BRAZIL INVENTED ICE HOCKEY

TO BOA VISTA: WEDNESDAY, NOVEMBER 22
I am surprised at passing a monument acclaiming Brazil's invention of ice hockey. I look back and see a notice. The monument marks the equator. Why with an ice hockey stick projecting from a boulder?
I park and wait for a kindly truck or car driver to take my photograph. I wait twenty minutes in the heat. This is not heat that sun lovers enjoy basking in. It is a heat that makes you long for air conditioning.
I run with sweat. To hell with waiting. A photograph of the bike at the monument will suffice.
I should carry a tripod and read the camera manual so that I can photograph myself.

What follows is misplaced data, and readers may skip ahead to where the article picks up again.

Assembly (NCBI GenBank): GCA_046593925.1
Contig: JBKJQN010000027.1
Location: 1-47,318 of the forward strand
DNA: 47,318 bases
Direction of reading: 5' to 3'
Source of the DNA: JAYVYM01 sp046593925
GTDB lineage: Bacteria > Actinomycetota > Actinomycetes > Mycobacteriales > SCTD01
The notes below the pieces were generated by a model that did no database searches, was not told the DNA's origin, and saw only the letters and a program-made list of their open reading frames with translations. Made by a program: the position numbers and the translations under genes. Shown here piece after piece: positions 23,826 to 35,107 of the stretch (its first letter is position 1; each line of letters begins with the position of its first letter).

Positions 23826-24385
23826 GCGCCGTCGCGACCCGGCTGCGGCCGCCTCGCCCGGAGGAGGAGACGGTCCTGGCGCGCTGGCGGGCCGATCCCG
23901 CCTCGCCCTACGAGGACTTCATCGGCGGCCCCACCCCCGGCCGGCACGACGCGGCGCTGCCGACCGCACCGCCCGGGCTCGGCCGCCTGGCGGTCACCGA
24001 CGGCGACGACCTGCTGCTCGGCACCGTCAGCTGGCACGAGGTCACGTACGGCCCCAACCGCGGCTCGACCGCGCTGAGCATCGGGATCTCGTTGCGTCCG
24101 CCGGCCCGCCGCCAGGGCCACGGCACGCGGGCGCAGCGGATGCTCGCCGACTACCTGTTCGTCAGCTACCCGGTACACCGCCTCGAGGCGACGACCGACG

Or travel with Ming.
I would like to be able to down load the photograph of the hockey stick onto this BLOG.
I am writing this in Santa Elena, Venezuela. Venezuelan computers don't download photographs - not the half dozen terminals I've tried.

MOSTLY DIABOLICAL

TO BOA VISTA: WEDNESDAY, NOVEMBER 22
The road to Boa Vista comes in three grades: reasonable, awful and diabolical. The first and last sections are reasonable together with 80 Ks in the Indian Reserve. The rest is potholed. Try slaloming the potholes - three serves max then Wham! You've hit an elephant trap. Two hits and you give up slaloming. Creep is the only method. Better still, find a local driver to follow. On a bike that gets you grit in your eyes. I hit one pothole hard and lost the suitcase off the back rack. Two rubbers had parted. Clambering out of potholes wore the tread off my rear tyre.

BRAZIL FOR OBESITY

TO BOA VISTA: TUESDAY, NOVEMBER 21